Today is the 238th birthday of one Miss Jane Austen, a 19th-century English novelist of some renown. It is possible you have heard of her.
I am sharing this information with you on a blog about advocating for literacy for all young people for reasons that may not seem immediately apparent. Sure, I LOVE JANE AUSTEN. So very much. But that’s not a good enough reason.
It would actually be more accurate to say that I love Jane Austen’s novels, and board book renditions of her novels, and zombified versions of her novels, and modernized versions of her novels. I listen to podcasts about Jane Austen. I take immense delight in reading Austen’s books and in continually seeking to find out more about them and to think of them in new ways.
I am sharing with you this important reminder about Jane Austen’s birthday because “delight” is a word that should never be too far from our work as advocates for storytime and literacy. What longterm good are we doing in storytime if everyone is miserable while there, or if we’re just going through the motions and hitting all the early literacy practices like robots? Isn’t it much better to foster an environment in which we invite children and their caregivers to delight in the experience of reading, and reading together, and talking about books? I want children to be as delighted about a book or story or finger play as I am about the works of A Lady. I hope you do, too. And for us to inspire that sort of delight in others, we need to embrace all of the things that delight us about reading as well.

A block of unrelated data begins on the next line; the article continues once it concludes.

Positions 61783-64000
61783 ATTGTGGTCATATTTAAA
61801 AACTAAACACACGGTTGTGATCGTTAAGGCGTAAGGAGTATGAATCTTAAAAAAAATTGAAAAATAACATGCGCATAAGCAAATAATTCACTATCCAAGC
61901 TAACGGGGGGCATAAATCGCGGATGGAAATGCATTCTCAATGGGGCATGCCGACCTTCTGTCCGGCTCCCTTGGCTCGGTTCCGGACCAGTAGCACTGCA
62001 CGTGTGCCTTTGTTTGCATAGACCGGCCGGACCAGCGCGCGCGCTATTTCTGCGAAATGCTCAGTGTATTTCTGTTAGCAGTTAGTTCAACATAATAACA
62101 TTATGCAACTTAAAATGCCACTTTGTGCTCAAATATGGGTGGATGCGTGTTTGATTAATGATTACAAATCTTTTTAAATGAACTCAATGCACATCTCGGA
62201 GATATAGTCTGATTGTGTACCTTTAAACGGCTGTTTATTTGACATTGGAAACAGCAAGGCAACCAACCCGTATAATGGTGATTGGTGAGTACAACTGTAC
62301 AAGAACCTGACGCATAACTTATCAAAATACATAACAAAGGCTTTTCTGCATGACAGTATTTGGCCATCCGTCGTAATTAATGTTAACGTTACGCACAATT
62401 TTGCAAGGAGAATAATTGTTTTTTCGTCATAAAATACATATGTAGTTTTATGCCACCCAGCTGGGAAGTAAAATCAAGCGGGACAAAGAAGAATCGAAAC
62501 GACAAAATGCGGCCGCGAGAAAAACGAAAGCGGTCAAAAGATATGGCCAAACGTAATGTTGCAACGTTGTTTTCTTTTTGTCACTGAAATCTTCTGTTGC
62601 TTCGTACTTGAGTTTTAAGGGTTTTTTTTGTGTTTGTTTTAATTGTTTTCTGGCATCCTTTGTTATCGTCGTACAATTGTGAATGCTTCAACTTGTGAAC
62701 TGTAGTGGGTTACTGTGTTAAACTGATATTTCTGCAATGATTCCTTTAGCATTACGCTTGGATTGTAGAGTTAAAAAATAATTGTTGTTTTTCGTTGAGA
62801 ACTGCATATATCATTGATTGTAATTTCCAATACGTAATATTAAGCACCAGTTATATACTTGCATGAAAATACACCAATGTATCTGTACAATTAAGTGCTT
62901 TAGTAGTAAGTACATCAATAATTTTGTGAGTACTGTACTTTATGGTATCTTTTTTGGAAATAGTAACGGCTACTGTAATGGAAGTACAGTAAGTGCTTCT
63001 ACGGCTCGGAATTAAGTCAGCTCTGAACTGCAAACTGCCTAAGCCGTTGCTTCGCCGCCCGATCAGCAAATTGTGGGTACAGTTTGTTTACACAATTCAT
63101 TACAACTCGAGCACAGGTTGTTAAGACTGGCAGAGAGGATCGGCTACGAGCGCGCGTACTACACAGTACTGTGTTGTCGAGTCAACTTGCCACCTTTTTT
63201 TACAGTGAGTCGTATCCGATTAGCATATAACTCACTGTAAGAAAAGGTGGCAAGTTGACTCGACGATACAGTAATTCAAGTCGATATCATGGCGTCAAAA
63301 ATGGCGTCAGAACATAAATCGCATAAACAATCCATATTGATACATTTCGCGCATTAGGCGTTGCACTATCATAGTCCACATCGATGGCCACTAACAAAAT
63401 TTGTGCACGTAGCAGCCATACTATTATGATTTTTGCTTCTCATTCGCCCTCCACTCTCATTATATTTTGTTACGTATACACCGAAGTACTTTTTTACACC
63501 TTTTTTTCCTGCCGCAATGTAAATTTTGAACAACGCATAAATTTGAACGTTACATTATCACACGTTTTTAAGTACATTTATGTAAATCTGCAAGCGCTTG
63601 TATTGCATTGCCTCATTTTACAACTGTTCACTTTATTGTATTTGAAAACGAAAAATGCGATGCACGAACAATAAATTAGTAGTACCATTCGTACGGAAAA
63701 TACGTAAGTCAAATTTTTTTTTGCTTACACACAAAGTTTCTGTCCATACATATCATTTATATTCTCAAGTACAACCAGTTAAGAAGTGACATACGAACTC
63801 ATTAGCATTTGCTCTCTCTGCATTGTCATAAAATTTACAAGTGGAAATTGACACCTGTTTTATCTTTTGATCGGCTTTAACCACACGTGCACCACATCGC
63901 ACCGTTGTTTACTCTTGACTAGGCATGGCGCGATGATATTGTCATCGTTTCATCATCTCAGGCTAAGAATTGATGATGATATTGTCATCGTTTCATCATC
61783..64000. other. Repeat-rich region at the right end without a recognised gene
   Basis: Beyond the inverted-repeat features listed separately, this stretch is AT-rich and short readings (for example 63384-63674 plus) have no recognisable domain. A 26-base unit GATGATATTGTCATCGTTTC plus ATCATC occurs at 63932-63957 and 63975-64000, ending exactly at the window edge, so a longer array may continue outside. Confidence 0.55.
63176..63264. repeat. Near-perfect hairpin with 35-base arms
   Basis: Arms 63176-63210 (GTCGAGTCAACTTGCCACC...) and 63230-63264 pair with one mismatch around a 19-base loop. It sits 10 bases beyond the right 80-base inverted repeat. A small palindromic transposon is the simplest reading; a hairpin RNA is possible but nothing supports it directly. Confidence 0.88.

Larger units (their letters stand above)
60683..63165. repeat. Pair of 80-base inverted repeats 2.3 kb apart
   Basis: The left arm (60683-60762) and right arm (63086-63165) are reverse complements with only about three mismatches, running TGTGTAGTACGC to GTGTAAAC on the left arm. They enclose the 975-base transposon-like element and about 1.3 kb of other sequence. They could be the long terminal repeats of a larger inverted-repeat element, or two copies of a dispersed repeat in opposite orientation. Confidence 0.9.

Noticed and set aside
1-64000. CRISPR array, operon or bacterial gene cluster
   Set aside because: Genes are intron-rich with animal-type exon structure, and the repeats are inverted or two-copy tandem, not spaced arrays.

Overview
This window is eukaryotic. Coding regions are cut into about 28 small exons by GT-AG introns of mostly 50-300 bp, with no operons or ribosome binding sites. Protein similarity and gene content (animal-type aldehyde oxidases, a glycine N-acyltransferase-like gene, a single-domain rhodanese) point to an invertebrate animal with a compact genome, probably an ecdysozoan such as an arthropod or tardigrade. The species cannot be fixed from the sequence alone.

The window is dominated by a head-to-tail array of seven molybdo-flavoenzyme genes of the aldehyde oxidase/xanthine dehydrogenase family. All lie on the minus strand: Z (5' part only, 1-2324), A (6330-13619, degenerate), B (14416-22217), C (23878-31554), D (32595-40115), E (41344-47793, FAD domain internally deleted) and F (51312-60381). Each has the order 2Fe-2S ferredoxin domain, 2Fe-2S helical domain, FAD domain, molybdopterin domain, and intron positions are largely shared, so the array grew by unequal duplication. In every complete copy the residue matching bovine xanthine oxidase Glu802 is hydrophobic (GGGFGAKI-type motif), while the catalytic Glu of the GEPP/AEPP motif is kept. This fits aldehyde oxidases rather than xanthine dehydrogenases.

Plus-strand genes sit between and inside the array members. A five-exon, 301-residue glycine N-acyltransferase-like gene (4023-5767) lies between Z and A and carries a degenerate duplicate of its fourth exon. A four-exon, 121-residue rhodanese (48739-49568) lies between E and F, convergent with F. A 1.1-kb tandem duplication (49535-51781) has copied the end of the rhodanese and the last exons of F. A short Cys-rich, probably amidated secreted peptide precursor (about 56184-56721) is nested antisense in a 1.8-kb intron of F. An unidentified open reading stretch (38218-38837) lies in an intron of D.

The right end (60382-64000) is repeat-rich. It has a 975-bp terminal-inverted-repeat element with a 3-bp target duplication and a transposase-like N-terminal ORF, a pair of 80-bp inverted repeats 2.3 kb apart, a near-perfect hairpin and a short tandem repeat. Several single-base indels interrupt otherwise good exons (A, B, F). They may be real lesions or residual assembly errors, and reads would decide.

Thus this post. Happy birthday, Jane! Thank you for wonderful novels that have inspired many readings and even more wonderful conversations between myself and friends, teachers, colleagues, and the occasional stranger. I would like to take this occasion, the anniversary of your birth, to send out a big thank you for all the delight that your literary contributions have added to my life.
And I encourage you, storytime guerrilla, to think about the literature that delights you. Talk about it with your friends and coworkers. Share it on Twitter. I did, and I got some rather delightful responses, including this terrific, made-up-on-the-spot, Pride and Prejudice-inspired finger play from Sara (@PLSanders):
Five enormous top hats on Mr. Darcy’s head.
One fell off when he asked Elizabeth to wed.
[repeat by counting down; no kissing noises at the end because THIS IS THE REGENCY PERIOD AND WE MUST ACT LIKE LADIES AND GENTLEMEN]
And then Sara pretty much dared me to make a flannel board or finger puppets to go with the rhyme, which I did, because I have an unladylike competitive streak:
All of this is to say, take delight in the reading you do and pass along the spirit of delight to the children you work with. It’s not profound, but it can definitely be a meaningful step toward developing a lifelong love of language and reading.
Also, attention all picture book authors and illustrators. Some combination of you needs to get to work on adapting the picnic at Box Hill scene from Emma into a picture book. It can feature bossy Emma, Missy Bates, and a message about why it’s important to always use kind words because you can hurt people’s feelings. This needs to happen now. You can thank me in the acknowledgements.